"Cow and Violin"
Avant-garde: 1 2
3 4 5
and Violin" (1913)
By 1913, Malevich
was experimenting with cubist compositions clearly inspired by
Picasso, whose early cubist work was well known to Russian artists
through the impressive holdings of the Moscow collector Sergei
Shchukin as well as through numerous reproductions in the leading
Russian journals. As always, however, the Russian avant-garde
artists did not merely imitate their French contemporaries. The
Russian avant-garde painters of this inclination called themselves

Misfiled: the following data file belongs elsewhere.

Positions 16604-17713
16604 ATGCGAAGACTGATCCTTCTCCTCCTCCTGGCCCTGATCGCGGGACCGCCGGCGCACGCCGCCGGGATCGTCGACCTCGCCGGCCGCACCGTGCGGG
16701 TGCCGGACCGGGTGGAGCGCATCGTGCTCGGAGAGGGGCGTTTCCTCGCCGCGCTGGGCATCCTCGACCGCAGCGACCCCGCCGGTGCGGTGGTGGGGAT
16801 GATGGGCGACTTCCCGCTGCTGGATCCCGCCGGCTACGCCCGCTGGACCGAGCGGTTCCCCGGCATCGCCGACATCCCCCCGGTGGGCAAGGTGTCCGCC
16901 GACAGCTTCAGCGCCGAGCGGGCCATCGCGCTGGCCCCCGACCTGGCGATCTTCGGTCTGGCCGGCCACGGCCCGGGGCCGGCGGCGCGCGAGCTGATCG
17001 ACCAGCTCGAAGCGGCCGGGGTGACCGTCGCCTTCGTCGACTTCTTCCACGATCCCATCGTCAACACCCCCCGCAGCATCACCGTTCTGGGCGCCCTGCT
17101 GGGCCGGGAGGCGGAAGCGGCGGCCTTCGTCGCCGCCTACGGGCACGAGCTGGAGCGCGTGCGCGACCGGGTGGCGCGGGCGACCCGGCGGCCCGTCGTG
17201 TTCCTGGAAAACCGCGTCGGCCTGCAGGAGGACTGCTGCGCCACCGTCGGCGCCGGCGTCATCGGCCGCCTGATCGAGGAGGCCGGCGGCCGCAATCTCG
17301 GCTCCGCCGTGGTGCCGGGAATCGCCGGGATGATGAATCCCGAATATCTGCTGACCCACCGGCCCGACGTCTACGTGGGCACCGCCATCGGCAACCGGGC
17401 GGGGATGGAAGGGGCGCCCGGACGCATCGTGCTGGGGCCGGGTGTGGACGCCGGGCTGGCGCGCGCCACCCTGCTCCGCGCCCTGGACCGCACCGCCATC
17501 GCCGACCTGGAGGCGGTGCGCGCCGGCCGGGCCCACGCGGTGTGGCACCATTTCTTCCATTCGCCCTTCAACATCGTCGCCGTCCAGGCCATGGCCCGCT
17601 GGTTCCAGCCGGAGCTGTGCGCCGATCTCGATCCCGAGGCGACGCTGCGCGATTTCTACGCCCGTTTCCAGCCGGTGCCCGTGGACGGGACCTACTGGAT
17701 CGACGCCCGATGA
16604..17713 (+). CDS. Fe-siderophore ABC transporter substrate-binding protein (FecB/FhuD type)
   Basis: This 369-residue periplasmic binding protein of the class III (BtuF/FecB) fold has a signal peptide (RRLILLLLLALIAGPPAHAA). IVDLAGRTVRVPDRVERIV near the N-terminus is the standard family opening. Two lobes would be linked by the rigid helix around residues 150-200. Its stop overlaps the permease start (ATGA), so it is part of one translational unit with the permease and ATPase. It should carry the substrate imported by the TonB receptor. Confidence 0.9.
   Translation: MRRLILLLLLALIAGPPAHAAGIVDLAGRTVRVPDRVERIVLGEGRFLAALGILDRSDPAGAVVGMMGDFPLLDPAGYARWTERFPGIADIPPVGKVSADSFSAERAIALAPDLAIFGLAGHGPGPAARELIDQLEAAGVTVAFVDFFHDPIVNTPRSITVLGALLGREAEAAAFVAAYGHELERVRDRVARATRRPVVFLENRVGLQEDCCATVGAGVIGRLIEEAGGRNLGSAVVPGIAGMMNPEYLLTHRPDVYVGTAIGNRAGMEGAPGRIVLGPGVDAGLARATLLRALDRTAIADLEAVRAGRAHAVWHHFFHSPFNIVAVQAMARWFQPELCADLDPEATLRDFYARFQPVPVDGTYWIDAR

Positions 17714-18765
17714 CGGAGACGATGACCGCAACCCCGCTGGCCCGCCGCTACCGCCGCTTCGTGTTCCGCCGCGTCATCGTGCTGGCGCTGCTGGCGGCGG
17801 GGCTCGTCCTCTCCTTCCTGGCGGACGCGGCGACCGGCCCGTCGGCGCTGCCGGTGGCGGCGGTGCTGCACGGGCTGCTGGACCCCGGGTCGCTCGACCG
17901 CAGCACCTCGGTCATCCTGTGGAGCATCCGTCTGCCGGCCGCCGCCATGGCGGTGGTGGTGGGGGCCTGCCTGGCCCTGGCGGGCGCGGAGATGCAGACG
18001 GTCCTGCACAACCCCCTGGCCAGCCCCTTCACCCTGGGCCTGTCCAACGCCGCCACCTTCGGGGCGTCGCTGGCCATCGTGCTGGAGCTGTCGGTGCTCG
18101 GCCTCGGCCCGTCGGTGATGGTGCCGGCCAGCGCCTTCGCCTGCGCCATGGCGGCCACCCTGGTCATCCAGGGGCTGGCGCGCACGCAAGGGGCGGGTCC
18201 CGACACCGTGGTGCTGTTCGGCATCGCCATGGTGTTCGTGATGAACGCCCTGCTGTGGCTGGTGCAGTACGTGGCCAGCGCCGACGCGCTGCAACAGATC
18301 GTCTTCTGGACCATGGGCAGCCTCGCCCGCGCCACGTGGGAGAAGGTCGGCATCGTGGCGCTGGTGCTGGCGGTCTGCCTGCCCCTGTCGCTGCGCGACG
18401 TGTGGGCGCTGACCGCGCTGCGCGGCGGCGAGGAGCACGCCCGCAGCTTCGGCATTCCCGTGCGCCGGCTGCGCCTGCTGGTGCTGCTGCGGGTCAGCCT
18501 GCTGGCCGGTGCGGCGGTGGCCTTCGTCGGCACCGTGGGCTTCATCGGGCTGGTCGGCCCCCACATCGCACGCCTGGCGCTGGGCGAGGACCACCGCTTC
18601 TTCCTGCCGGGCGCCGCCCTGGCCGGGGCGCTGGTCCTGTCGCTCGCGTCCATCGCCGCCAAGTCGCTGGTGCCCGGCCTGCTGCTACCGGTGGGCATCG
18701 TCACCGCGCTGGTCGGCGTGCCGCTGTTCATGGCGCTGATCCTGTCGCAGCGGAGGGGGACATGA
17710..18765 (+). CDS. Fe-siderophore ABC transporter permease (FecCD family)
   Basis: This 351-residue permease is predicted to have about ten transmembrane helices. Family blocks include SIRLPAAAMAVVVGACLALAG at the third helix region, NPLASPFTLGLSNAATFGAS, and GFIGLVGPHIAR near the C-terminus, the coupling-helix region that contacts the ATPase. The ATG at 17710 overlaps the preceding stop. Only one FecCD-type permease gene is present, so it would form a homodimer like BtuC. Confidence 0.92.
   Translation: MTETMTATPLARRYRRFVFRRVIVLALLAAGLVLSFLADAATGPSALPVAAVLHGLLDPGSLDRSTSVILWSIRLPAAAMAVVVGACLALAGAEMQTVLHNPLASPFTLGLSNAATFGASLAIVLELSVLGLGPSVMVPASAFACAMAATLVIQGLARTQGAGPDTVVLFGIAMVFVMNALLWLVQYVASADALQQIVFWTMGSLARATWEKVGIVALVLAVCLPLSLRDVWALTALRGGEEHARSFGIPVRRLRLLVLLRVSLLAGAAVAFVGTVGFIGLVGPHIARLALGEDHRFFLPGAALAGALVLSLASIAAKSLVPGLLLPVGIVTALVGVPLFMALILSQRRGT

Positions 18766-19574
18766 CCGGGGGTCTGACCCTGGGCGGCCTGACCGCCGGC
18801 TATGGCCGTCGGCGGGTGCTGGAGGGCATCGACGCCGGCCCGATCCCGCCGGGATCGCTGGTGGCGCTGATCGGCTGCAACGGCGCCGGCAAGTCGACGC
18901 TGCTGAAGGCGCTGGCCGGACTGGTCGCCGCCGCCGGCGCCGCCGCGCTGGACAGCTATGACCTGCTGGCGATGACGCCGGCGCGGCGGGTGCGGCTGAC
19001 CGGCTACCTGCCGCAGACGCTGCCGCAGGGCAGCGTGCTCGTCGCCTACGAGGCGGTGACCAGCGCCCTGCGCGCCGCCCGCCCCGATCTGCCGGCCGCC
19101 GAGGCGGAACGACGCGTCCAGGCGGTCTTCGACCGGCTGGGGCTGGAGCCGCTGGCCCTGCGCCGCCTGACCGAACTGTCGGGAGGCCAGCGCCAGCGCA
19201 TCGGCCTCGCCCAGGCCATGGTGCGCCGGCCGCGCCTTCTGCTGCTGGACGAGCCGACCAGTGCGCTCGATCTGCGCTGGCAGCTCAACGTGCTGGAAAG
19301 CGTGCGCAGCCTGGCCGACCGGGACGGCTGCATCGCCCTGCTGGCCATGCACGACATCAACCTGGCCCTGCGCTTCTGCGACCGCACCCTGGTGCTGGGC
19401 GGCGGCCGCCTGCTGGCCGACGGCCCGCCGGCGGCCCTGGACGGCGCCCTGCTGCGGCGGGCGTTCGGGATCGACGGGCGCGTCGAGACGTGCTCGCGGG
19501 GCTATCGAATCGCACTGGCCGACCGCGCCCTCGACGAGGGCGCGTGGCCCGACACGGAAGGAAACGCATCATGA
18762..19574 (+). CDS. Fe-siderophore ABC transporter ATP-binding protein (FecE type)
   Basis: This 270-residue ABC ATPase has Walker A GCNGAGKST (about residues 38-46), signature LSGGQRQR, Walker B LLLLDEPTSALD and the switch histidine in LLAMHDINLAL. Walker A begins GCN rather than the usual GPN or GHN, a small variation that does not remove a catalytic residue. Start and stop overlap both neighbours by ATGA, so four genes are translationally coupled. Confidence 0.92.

cubo-futurists, to signify their synthesis of cubist technique
and futurist ideology. Malevich's composition in "Cow and Violin"
(1913) differs sharply from Picasso's work both in its more colorful
palate and in its playful use of an entire miniature cow superimposed
on the fragmented instrument. The latter lends Malevich's painting
a humorously grotesque note absent in Picasso's more analytic
canvases. In this same year, Malevich designed his pathbreaking
sets and costumes for the futurist opera Victory
Over the Sun.